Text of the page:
Russian airlines, including Aeroflot, have begun dismantling planes to provide other airliners with spare parts that they can no longer buy abroad due to sanctions.
This was reported by Reuters with reference to four sources in the aviation industry.
The agency notes that aviation experts have warned that Russian airlines will have to resort to this practice, but so far the first concrete examples of this phenomenon, known as “cannibalization” of the fleet, have already been recorded.
Thus, at least one Russian Sukhoi Superjet 100 and Airbus A350 aircraft operated by Aeroflot are already being disassembled for spare parts, the source of the agency claims. At the same time, the interlocutor clarified that the Airbus A350 is almost new.
In addition, according to agency sources, Aeroflot has already started using several Boeing 737 and Airbus A320 aircraft as spare parts donors for its other aircraft of these models.
This phenomenon also applies to aircraft assembled in Russia, which have many foreign-made components. In particular, one of the Sukhoi Superjets assembled in Russia had its engine removed so that the other Superjet could continue to fly.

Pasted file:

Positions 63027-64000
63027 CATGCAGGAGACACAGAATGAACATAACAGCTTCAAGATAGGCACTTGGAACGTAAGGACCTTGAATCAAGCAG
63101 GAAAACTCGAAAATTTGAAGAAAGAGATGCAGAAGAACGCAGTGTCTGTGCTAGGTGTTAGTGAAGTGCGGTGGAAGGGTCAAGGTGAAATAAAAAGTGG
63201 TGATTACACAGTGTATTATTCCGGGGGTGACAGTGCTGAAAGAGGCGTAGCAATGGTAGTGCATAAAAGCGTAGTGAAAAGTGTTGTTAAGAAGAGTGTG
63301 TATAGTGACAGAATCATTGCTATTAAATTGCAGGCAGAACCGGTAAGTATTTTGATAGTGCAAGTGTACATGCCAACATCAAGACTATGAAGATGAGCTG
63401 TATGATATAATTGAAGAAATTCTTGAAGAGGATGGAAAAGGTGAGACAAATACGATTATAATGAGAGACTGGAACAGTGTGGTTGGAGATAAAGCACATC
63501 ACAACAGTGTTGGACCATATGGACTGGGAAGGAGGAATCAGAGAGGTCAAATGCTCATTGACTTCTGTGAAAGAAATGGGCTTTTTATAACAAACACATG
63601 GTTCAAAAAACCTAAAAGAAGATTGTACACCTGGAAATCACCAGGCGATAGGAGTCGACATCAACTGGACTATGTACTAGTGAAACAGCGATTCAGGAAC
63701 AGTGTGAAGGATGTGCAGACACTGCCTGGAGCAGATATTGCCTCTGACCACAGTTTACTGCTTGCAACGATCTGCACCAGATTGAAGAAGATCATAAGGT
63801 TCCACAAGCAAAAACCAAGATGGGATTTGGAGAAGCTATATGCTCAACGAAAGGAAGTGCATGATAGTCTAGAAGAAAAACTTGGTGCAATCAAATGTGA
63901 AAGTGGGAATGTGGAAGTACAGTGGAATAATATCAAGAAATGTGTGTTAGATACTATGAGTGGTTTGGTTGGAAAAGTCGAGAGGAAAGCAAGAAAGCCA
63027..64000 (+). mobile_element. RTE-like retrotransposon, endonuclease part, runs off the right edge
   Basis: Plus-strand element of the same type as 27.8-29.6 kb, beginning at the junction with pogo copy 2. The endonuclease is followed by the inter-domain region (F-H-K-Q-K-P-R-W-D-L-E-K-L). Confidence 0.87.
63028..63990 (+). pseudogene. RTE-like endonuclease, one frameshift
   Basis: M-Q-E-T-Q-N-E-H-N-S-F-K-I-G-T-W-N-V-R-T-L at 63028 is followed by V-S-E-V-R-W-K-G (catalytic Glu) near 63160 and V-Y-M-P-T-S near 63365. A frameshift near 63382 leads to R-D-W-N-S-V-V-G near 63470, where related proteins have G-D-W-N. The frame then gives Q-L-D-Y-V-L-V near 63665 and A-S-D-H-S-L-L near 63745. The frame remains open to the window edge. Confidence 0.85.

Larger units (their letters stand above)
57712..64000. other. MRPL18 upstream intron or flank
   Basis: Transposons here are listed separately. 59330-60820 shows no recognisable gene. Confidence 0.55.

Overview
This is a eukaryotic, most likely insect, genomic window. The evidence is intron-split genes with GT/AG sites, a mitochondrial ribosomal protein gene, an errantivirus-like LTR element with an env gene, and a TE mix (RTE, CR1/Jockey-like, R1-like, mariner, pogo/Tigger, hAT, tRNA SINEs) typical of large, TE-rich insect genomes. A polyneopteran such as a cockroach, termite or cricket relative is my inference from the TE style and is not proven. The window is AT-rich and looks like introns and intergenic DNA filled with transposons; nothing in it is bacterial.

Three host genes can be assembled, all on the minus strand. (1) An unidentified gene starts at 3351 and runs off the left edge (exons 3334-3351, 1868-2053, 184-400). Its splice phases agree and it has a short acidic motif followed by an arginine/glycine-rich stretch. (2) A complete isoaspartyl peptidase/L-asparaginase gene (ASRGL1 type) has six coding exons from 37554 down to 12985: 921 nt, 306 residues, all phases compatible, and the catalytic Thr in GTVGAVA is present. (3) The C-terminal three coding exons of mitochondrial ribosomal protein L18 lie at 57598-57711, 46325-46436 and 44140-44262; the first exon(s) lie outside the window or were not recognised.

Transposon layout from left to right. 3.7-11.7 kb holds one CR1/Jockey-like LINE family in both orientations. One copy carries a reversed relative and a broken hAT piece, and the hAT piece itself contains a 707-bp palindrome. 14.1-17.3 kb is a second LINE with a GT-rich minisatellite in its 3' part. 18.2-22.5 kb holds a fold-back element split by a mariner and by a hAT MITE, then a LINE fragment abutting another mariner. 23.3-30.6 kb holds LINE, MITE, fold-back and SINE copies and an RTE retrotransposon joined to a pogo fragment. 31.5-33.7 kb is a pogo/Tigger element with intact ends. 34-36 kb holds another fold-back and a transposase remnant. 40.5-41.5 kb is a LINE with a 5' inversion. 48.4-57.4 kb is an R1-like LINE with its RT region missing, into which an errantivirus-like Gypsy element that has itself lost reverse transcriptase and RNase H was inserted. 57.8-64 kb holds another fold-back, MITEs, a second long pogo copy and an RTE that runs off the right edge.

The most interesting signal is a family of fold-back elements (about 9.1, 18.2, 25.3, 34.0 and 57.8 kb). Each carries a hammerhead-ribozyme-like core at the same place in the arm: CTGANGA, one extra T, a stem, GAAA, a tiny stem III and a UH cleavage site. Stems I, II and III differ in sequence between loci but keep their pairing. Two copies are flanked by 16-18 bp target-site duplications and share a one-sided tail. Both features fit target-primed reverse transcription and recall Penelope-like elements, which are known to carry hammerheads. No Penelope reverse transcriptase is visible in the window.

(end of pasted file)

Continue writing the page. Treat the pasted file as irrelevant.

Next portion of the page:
The interlocutor of the agency in the western aviation industry called it “only a matter of time” when Russian planes will be cannibalized. In addition, the newer generations of jet aircraft – the A320 neo, A350 and Boeing 737 MAX and 787 – contain technologies that must be constantly updated.
Western sources said that even for Russia’s advanced and competent engineering base, it would be a “challenge” to maintain modern jets within a year of the sanctions taking effect.
About 80% of Aeroflot’s fleet consists of Boeing and Aerobus aircraft. About 50 Aeroflot planes, or 15 percent of its fleet, including jets under sanctions, have not taken off since the end of July, according to a Reuters count based on Flightradar24 data.
In particular, three out of seven Airbus A350s operated by Aeroflot, including one that is currently being disassembled for spare parts, have not flown for about three months.